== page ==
Is there anything new to say about race in America?

C.P. Ellis and Ann Atwater, 1995. Photo by Osha Gray Davidson.

C.P. Ellis and Ann Atwater in 1995.

On June 17, a white 21-year-old white supremacist named Dylann Roof murdered nine African-American women and men in Charleston, South Carolina. Earlier, Roof had published a racist manifesto online saying that he hoped his actions would spark a race war, and then he headed to the historic Emanuel African Methodist Episcopal Church where he sat silently at a Bible-study group for an hour before carrying out what must certainly be considered a terrorist attack.

A few days later, I received word that The Best of Enemies: Race and Redemption in the New South, a book I had written two decades ago about an unlikely friendship between C.P. Ellis, the Exalted Cyclops of the Durham, North Carolina, Ku Klux Klan, and Ann Atwater, an African-American community organizer, was going to be made into a movie. The film will have the star power of Taraji Henson (from the popular TV show, Empire) and will be directed by Robin Bissell (he also wrote the screenplay) who was a producer on The Hunger Games. In other words: the movie is going to be a big deal. Of course, I’m happy about this development. But it’s impossible not to be sobered by what the timing suggests: White-on-black terrorism is an “evergreen” story in America. The story I chronicled 20 years ago — about events that took place 25 years before that — is still painfully relevant.

When the University of North Carolina Press published The Best of Enemies in paperback in 2007, I wrote a new introduction for the edition. It, too, seems relevant after Charleston. I hope someday Americans will have to turn to books and films to learn what racist terrorism looks like — and not be able to read about it day after day after day in newspaper headlines.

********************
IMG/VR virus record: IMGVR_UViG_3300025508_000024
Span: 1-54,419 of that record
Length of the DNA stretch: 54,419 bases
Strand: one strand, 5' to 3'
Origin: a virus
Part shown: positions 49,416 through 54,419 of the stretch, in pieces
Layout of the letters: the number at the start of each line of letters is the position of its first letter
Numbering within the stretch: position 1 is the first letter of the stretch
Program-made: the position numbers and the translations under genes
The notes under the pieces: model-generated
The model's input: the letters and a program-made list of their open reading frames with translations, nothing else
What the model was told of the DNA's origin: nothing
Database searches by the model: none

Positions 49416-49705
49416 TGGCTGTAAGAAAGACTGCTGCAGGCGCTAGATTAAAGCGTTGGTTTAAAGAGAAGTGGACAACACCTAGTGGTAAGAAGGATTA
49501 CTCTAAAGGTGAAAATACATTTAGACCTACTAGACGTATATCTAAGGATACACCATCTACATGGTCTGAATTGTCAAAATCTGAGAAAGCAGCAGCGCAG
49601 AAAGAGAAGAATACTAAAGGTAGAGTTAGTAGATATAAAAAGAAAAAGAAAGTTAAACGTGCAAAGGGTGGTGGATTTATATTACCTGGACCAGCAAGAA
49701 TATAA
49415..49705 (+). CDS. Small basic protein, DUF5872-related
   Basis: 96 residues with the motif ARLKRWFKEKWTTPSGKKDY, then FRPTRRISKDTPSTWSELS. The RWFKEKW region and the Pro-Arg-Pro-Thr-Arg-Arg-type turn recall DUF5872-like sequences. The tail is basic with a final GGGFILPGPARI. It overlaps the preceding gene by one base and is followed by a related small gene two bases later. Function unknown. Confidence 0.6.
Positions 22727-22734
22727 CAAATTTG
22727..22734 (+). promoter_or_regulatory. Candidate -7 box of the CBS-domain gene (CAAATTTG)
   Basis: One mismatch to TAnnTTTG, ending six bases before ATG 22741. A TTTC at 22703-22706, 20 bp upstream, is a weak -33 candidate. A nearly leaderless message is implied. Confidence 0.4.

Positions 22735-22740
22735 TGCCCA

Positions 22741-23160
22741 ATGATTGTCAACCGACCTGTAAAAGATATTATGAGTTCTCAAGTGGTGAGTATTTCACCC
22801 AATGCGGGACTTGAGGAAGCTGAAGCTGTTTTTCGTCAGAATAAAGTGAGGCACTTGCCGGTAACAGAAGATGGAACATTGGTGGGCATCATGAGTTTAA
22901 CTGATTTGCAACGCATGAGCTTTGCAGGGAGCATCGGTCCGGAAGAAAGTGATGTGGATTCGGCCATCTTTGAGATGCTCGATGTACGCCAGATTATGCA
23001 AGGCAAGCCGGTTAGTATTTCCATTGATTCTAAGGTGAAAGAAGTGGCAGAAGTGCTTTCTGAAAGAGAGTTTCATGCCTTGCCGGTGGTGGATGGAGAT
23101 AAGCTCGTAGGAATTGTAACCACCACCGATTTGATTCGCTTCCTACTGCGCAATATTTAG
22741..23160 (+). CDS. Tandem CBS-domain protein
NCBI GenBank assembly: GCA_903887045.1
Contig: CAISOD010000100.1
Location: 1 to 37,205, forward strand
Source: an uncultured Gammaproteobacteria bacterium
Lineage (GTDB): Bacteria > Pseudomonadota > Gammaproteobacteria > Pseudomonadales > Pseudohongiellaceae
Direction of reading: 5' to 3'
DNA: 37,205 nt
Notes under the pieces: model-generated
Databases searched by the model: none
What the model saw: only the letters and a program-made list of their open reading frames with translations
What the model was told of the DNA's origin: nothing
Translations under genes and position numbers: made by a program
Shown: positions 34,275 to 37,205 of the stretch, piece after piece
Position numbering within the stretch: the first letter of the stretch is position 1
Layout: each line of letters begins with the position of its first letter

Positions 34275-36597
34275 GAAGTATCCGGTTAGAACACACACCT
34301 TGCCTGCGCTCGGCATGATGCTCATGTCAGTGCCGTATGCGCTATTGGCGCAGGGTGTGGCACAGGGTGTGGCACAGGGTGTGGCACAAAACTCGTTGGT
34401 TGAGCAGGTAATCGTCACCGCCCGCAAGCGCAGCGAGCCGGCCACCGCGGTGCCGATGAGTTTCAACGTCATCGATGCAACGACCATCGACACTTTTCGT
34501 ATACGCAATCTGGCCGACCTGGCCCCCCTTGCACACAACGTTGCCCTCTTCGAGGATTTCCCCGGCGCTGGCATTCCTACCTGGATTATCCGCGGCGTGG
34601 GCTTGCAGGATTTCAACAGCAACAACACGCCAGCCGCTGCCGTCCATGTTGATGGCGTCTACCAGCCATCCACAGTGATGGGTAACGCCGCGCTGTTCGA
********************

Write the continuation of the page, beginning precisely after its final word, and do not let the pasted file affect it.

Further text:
BofEIs there anything new to say about race in America? Even a decade ago, critics of President Bill Clinton’s call for a national conversation on the subject didn’t think so.

It’s all been said before, they complained, and with some justification. It is true, for example, that racial incidents, followed by calls for tolerance and understanding, are a more-or-less permanent feature of the American landscape, durable as the Rocky Mountains, familiar as the Mississippi River.

But Clinton’s critics were missing the point. With a few significant exceptions, what has been occurring for decades, even for a century or more, has not been a dialogue on race, but any number of simultaneous monologues on the subject. You want race-talk? Oh, there has been plenty of talk. It’s listening that is in short supply. (Not that this observation is original or even vaguely new. Forty years ago – in 1967 – the late poet June Jordan covered this same ground, brilliantly, in an article she wrote for the Nation magazine entitled “On Listening: A Good Way To Hear.”)

One way to read the story of Ann Atwater and CP Ellis is as a testimony to the transformative power of listening. Listening is, however, only a first step. What comes next is even more difficult: reconciling the new information with what we already know, or think we do. This feat requires what the early 20th Century American writer Sinclair Lewis called a “willingness to sift the sanctified lies,” a chore that is hard enough when the “lie” is trivial. Imagine the difficulty of listening to, and then accepting, a truth that overturns everything you believe about the world. And not merely that, but a truth that informs you that “The world is not what you think it is. And, by the way, neither are you.” How many of us have the intellectual courage to consider, let alone accept, the truth when it demands so much?